Chrome devs attempt to slip muzzle on resource-guzzling browser beast with 'Never-Slow Mode'

You either die a hero, or you live long enough to see yourself become the villain

Chrome developers are trying ease the browser's demands on CPU resources.

A recent commit to the open-source code introduces a "Never-Slow Mode", described as an experimental browsing mode that restricts resource loading.

However, the developers warned in a description of the flag that it "may silently break content!"

The changes won't reduce the memory footprint, but may well succeed in reducing CPU usage on pages that are not being viewed – as it does not apply to worker threads.

Scott McCloud Chrome launch webcomic 2008

Sound familiar? From the comic book by Scott McCloud introducing Chrome in 2008. Licensed under CC 2.5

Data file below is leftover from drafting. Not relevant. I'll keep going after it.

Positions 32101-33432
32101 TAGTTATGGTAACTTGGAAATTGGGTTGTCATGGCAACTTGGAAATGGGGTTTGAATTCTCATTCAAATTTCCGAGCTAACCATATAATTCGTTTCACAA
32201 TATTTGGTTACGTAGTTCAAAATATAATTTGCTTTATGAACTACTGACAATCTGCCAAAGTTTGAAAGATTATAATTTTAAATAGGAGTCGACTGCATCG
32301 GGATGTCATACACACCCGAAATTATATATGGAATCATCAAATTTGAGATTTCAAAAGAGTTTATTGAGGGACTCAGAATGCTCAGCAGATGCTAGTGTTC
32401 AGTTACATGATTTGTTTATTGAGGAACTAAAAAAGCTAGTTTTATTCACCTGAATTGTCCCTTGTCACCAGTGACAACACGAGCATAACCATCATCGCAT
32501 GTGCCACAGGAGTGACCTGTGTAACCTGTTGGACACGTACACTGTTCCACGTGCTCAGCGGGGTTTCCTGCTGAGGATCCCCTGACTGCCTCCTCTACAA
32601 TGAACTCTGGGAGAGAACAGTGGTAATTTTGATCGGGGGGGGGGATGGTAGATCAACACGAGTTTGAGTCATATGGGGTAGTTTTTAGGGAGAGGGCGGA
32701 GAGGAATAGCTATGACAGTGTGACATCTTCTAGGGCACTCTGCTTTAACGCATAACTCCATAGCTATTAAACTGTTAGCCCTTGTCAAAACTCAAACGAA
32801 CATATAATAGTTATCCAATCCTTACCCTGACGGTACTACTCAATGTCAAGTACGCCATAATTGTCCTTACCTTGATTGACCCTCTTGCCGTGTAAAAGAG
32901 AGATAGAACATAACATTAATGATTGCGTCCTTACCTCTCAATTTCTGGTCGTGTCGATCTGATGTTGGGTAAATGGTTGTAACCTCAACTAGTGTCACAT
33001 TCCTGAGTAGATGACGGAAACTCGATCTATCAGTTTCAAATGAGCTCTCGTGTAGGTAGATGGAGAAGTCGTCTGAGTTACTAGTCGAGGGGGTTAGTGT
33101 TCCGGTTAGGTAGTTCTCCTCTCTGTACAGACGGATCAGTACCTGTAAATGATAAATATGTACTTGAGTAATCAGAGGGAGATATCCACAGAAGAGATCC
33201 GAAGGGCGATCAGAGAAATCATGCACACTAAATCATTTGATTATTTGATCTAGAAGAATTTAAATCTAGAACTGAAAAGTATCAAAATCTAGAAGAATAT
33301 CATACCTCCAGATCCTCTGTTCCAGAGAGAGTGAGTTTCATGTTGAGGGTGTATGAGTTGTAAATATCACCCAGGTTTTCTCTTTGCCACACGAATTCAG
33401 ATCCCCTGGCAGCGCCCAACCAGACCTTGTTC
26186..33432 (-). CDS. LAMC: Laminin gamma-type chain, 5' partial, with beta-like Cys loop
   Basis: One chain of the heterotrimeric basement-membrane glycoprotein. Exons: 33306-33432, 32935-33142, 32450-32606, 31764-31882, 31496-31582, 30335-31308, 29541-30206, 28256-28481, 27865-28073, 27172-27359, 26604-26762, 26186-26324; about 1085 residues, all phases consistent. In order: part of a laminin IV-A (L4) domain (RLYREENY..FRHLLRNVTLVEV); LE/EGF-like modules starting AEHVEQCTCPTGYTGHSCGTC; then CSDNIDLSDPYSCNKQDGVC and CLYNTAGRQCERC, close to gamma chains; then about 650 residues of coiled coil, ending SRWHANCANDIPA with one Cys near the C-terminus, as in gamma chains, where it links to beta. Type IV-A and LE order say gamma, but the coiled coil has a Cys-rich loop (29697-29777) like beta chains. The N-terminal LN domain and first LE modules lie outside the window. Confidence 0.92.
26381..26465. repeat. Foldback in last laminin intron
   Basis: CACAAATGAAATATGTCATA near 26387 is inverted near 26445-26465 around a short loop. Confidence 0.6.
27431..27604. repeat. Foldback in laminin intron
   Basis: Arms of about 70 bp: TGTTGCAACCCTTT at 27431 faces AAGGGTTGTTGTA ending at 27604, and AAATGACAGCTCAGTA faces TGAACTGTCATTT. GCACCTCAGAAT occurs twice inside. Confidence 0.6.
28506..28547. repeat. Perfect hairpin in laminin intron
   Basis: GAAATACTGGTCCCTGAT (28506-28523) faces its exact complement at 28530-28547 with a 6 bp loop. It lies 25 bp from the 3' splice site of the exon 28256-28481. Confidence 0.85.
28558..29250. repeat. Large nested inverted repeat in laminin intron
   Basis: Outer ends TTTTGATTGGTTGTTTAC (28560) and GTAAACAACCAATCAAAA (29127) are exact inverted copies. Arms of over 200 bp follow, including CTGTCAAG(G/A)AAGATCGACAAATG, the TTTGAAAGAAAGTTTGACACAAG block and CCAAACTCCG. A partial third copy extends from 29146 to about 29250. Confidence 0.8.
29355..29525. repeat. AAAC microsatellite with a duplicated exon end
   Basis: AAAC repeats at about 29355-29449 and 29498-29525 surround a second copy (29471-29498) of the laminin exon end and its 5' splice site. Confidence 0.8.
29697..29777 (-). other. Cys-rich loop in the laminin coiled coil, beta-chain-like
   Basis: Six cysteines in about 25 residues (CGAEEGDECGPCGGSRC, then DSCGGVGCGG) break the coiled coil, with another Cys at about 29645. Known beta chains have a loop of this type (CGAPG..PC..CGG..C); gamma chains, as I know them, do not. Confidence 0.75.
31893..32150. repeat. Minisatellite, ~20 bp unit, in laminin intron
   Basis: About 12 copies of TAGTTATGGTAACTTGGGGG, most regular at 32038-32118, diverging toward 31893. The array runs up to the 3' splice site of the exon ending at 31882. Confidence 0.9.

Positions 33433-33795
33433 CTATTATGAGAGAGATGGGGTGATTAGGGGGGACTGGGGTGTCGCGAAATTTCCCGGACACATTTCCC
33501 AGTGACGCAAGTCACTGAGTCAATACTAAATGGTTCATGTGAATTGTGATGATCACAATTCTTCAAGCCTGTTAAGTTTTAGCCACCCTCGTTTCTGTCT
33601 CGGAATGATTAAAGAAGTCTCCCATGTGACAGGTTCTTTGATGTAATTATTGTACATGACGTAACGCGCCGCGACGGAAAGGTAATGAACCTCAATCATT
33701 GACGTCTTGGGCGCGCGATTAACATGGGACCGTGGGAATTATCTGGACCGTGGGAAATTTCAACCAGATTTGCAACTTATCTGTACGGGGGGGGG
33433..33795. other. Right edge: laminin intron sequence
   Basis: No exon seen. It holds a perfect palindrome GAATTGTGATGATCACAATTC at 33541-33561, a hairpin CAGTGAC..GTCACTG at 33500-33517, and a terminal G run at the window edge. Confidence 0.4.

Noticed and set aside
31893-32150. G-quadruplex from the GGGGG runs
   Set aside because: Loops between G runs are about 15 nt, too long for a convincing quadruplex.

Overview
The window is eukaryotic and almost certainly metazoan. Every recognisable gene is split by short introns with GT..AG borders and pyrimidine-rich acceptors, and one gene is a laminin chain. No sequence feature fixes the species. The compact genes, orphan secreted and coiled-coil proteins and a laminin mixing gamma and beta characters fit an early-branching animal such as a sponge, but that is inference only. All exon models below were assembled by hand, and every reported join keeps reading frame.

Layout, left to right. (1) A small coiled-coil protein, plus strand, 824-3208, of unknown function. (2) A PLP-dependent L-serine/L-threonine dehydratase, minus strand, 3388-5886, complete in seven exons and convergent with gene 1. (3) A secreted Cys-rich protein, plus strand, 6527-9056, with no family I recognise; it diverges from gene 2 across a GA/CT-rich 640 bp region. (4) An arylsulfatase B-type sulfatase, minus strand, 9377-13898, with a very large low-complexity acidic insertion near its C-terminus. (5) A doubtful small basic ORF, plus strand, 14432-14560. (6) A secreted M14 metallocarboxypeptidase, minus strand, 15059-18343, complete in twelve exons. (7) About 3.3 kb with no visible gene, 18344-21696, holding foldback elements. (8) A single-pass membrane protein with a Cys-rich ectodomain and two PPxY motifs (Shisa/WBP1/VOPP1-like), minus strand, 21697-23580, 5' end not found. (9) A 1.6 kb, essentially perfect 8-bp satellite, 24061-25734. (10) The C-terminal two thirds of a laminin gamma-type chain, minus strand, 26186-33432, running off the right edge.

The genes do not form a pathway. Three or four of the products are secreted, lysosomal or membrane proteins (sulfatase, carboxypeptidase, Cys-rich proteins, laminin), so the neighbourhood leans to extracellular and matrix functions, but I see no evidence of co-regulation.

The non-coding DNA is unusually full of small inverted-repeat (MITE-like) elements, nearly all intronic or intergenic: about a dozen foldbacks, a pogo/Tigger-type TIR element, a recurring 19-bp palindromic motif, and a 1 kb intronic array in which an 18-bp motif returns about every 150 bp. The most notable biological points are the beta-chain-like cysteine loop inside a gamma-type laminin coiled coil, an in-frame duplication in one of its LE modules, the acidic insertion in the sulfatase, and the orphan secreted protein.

The aggressive move will block large scripts and reduce IO and XMLHttpRequest (XHR) calls to the web server. Ironically, the latter was invented at Microsoft in the 1990s. Use of synchronous XHR when the server doesn't respond causes a page to stall, and it has been deprecated.

Google's Chrome browser will be the main beneficiary. It grabbed 67 per cent of the desktop market in January, according to NetMarketShare, compared to Firefox at just 10 per cent, and 62 per cent of mobile, compared to Safari's 26 per cent.

Vivaldi, Opera and Brave already use the Chromium engine, and later this year Microsoft's Edge will too.

Chrome was introduced a decade ago with performance in mind. It's hard to recall that at the time the newcomer was considered fast and nimble.

As the original webcomic noted. ®

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